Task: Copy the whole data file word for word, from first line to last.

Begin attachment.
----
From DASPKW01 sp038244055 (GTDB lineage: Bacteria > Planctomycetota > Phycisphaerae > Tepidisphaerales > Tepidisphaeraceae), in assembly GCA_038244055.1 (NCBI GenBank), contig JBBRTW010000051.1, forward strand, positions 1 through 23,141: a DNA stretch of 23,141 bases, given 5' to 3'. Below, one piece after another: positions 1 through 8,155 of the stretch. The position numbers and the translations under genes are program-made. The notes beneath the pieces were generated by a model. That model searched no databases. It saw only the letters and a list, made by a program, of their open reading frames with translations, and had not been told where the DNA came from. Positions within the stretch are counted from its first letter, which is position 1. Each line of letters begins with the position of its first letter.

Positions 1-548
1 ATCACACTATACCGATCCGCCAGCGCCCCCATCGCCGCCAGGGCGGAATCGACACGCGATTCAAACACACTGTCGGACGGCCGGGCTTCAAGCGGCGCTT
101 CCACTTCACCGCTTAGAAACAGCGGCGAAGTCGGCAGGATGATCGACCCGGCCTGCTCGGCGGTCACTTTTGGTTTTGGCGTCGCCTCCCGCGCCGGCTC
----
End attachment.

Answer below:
From DASPKW01 sp038244055 (GTDB lineage: Bacteria > Planctomycetota > Phycisphaerae > Tepidisphaerales > Tepidisphaeraceae), in assembly GCA_038244055.1 (NCBI GenBank), contig JBBRTW010000051.1, forward strand, positions 1 through 23,141: a DNA stretch of 23,141 bases, given 5' to 3'. Below, one piece after another: positions 1 through 8,155 of the stretch. The position numbers and the translations under genes are program-made. The notes beneath the pieces were generated by a model. That model searched no databases. It saw only the letters and a list, made by a program, of their open reading frames with translations, and had not been told where the DNA came from. Positions within the stretch are counted from its first letter, which is position 1. Each line of letters begins with the position of its first letter.

Positions 1-548
1 ATCACACTATACCGATCCGCCAGCGCCCCCATCGCCGCCAGGGCGGAATCGACACGCGATTCAAACACACTGTCGGACGGCCGGGCTTCAAGCGGCGCTT
101 CCACTTCACCGCTTAGAAACAGCGGCGAAGTCGGCAGGATGATCGACCCGGCCTGCTCGGCGGTCACTTTTGGTTTTGGCGTCGCCTCCCGCGCCGGCTC